Croton Water Filtration Plant

Shaw is overseeing construction of the $2 billion Croton Water Filtration Plant, a four-story facility that will treat roughly 10 percent of New York’s daily water requirements. Completion of the plant will be a significant step in further improving water quality for the eight million New Yorkers who rely on the Croton water system. Not only will Croton be the largest dissolved air floatation facility in North America, but it also will be the New York City Department of Environmental Protection’s first in-city water treatment plant. Shaw’s engineering and construction services are supporting the agency’s long-term plan to create the first environmentally sustainable 21st century city.

The plant requires innovative solutions to complete construction below grade under an existing golf course. Under 16 construction contracts, the work includes an extensive rock-blasting program for the removal of 900,000 cubic yards of rock and 250,000 cubic yards of soil, as well as construction of a new 400,000-square-foot building, an 800-foot raw-water tunnel and two new 4,000-foot treated-water tunnels.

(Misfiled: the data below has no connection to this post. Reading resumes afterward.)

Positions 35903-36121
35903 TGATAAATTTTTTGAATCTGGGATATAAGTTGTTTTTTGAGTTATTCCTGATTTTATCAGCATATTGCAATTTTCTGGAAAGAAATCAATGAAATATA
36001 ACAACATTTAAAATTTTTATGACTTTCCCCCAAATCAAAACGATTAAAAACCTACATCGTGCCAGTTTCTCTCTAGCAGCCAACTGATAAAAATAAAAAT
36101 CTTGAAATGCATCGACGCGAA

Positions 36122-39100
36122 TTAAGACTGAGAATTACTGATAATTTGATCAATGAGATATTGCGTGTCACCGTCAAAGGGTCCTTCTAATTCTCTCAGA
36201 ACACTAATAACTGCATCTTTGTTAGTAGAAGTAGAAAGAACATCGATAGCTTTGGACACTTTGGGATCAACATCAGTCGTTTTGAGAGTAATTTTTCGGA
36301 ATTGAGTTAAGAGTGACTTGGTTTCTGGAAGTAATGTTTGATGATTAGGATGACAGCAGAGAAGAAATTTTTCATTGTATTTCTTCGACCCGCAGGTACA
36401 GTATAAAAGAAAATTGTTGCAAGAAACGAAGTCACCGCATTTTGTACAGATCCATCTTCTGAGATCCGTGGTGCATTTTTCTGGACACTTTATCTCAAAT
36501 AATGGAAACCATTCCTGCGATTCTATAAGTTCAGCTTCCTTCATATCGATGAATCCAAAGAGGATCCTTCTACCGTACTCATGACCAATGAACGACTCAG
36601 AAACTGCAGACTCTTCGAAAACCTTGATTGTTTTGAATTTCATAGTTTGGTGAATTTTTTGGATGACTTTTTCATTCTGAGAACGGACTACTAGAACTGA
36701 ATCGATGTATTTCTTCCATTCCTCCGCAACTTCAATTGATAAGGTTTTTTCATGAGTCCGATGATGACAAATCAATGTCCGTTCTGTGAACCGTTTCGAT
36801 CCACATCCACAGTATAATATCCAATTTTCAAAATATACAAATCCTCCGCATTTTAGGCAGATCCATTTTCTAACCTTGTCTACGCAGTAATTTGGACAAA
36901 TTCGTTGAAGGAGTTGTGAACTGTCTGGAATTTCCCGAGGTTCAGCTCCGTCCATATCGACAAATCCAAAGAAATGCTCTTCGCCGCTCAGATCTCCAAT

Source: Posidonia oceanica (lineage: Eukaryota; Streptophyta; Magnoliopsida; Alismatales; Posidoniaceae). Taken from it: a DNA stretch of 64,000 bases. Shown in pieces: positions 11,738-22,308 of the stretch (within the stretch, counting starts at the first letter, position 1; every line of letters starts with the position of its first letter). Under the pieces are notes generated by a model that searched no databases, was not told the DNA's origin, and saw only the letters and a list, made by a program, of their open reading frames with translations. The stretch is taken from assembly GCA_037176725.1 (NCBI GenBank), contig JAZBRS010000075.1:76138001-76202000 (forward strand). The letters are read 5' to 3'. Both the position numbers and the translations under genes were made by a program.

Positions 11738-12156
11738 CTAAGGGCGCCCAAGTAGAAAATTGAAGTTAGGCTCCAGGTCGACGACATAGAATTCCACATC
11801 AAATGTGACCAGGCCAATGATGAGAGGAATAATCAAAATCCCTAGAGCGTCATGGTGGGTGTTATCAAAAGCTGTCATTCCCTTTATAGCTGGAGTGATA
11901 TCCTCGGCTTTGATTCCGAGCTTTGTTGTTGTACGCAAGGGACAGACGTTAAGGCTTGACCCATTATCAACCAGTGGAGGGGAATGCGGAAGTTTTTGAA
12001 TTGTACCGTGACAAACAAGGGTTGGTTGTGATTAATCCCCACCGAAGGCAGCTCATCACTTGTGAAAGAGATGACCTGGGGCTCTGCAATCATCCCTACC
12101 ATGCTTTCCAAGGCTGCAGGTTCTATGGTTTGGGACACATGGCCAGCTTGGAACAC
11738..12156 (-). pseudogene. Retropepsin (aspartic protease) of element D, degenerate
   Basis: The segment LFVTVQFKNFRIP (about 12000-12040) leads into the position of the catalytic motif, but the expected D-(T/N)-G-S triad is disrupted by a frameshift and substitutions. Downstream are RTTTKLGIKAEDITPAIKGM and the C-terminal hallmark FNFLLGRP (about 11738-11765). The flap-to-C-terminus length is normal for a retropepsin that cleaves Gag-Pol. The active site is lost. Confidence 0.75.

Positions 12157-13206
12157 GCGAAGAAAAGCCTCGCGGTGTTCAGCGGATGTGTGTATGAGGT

The raw-water tunnel will convey untreated water from the new Croton aqueduct to the new water treatment plant. Two treated-water tunnels will be constructed to connect the plant to the existing water distribution system.

In addition, a new shaft and meter chamber is being constructed at the Jerome Park Reservoir in the North Bronx to connect the treated-water tunnels to the existing water distribution system.

Construction also includes the installation of a 6-inch force main to convey residuals from the treatment plant to the Hunts Point Water Pollution Control Plant seven miles away.

The Croton plant, the oldest in New York City’s water supply systems, has been providing drinking water to the city and upstate communities since 1842. All work is being performed under stringent community, environmental and quality-of-life requirements, as well as a commitment to providing Bronx-based jobs.

For more information, visit the Croton Water Filtration project website.

Project Details

New York City Department of Environmental Protection

New York

Construction management

2004 – present